Upon entering into the contract, Bittle moved his family and his home from Durango to Grand Junction, sold his house at Durango, and relinquished nine years of seniority arising out of his previous jobs and the benefits which had accrued to him by reason of his former employment, thereby plainly indicating he contemplated the contract would remain in effect for a long period and would be permanent in character.
Counsel for the Board rely heavily on the decision of this court in King v. Southwestern Greyhound Lines, 10 Cir., 169 F.2d 497. While the contract in that case contained many provisions like the contract in the instant case, there are important differences in the two contracts. One, in the King case the contract was on a monthly basis and terminable at will by either party on giving 10 days' notice, or immediately by Greyhound for violations of the contract or default by King; and two, King was to perform all of his work and services under the contract "in a manner satisfactory to" (italics ours) Greyhound; moreover, the King case involved the question of the existence of an employer-employee relationship within the meaning of § 8(e) of the Selective Training and Service Act of 1940, 54 Stat. 890, not the existence thereof under § 2(3), supra, and involved the claim of King that he was entitled to be restored to his place under the contract on his return from military service. King was obligated to perform his duties under the contract, not merely satisfactorily, with respect to the results to be accomplished, but "in a manner satisfactory to" (italics ours) Greyhound. That fact, coupled with the fact the contract was on a monthly basis and could be terminated without cause at any time by Greyhound on 10 days' notice, gave Greyhound, in effect, full control over the manner and means to be used by King in performing his work and services under the contract. And it was those provisions with respect to the manner of doing the work to the satisfaction of Greyhound and the provisions with respect to termination, peculiar to the King case and absent here, which this court emphasized in its decision that Greyhound could completely control the method and manner in which King was to perform his work and services.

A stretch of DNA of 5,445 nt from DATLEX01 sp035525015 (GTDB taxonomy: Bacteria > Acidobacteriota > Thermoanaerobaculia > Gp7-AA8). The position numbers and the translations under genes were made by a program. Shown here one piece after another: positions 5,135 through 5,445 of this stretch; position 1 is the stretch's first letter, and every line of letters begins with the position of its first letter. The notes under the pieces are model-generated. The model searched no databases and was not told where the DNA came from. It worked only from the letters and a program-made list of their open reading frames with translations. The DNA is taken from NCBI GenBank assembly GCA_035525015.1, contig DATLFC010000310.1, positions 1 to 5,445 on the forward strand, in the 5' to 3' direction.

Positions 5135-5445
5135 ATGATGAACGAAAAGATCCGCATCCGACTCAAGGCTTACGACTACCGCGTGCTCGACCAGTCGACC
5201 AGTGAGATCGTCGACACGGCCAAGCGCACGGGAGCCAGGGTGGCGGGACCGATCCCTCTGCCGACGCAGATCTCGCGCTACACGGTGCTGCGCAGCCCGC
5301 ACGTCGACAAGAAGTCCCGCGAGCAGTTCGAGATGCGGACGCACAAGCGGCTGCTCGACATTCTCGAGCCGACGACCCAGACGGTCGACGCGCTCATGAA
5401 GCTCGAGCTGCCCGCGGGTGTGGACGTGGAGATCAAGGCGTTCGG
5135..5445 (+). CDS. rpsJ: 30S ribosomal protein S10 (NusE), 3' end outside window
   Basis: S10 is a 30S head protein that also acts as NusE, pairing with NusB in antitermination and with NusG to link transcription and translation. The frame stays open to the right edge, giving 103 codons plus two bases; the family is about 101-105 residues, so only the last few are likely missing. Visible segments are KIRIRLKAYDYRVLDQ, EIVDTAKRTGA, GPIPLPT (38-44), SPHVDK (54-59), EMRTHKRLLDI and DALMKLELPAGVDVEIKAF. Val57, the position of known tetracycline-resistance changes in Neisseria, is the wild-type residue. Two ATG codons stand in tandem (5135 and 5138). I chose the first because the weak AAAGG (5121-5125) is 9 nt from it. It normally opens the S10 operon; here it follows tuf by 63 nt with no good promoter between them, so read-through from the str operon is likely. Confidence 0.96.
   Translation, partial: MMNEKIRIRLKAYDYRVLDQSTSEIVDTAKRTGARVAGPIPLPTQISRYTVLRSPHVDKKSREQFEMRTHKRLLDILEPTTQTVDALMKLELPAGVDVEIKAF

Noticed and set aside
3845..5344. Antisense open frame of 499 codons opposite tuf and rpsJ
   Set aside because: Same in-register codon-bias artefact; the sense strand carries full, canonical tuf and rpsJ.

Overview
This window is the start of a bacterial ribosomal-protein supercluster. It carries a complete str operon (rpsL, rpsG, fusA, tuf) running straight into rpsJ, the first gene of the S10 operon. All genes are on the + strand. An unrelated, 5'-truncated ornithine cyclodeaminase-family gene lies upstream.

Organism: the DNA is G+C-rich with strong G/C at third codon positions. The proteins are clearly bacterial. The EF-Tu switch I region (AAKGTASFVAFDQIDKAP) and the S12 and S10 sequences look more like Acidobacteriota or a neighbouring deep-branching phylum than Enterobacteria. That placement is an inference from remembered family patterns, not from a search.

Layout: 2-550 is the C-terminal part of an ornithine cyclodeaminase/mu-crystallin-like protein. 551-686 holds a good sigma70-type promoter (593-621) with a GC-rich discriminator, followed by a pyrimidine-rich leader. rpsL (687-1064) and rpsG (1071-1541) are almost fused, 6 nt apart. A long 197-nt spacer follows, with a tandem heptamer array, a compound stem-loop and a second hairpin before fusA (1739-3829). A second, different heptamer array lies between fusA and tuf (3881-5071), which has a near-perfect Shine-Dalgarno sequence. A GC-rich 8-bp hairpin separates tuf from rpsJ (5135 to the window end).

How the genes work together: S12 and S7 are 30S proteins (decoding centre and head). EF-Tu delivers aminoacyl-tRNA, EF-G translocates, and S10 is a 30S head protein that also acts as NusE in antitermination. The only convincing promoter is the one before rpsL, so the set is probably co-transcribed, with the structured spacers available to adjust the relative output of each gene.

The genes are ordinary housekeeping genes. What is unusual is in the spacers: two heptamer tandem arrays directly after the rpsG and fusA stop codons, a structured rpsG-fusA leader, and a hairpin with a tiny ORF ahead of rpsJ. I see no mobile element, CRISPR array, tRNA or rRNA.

If Bittle was an independent contractor, he was authorized, acting in his own behalf and not as the representative of Continental, to hire and by agreement fix the wages, hours and other working conditions of the persons employed by him to carry out the work and to discharge them. If he was Continental's employee, he would be obligated to pay the wages, conform to the working conditions and seniority rules, and otherwise perform the provisions of the collective bargaining agreement entered into by Continental and such persons, although he would have no authoritative voice in the making of such bargaining agreement.
If the language of the contract is susceptible of more than one interpretation, the court should construe the contract in the light of the situation and relation of the parties at the time it was made, and, if possible, accord it a reasonable and sensible meaning, consonant with its dominant purpose.5
Where consistent with its language, that construction of the instrument will be preferred that will result in a contract the parties probably and normally would enter into, rather than one which is improbable and unusual.6
It is altogether improbable that the parties intended that Continental should enter into a collective bargaining agreement with the employees at the terminal as its employees, fixing their wages, hours and other working conditions, and that Bittle should then be obligated to pay such wages and otherwise perform such collective bargaining agreement, in the making of which he would have no authoritative voice.
We conclude that Bittle was an independent contractor and not an employee of Continental, and that the persons employed by Bittle at the terminal were his employees and not the employees of Continental.
The case is remanded, with instructions to the Board to vacate its order and enforcement of such order is accordingly denied.
Hereinafter called Continental or the Company
Minnesota Milk Company v. N. L. R. B., 8 Cir., 314 F.2d 761, 765
Jones v. Goodson, 10 Cir., 121 F.2d 176, 179; United Insurance Company of America v. N. L. R. B., 7 Cir., 304 F.2d 86, 89; Albert Lea Cooperative Creamery Assn., 119 N.L.R.B. 817, 821, 822; Miller v. Sinclair Refining Company, 5 Cir., 268 F.2d 114, 117, 118; Beatty v. Halpin, 8 Cir., 267 F.2d 561, 564; Conasauga River Lumber Company v. Wade, 6 Cir., 221 F.2d 312, 315, c.d. 350 U.S. 949, 76 S. Ct. 324, 100 L. Ed. 827
Miller v. Robertson, 266 U.S. 243, 251, 45 S. Ct. 73, 69 L. Ed. 265; Miller v. Miller, 10 Cir., 134 F.2d 583, 588, c.d. 320 U.S. 744, 64 S. Ct. 46, 88 L. Ed. 441; Parlantos v. Garoufalis, 10 Cir., 89 F.2d 203, 205; International Co. of St. Louis v. Sloan, 10 Cir., 114 F.2d 326, 329, c.d. 311 U.S. 702, 61 S. Ct. 142, 85 L. Ed. 455; Operator's Oil Co. v. Barbre, 10 Cir., 65 F.2d 857, 860
Liberty Nat. B. & T. Co. v. Bank of America Nat. T. & S. Ass'n., 10 Cir., 218 F.2d 831, 840; Phillips Petroleum Co. v. Gable, 10 Cir., 128 F.2d 943, 944; Kenyon v. Automatic Instrument Co., 6 Cir., 160 F.2d 878, 888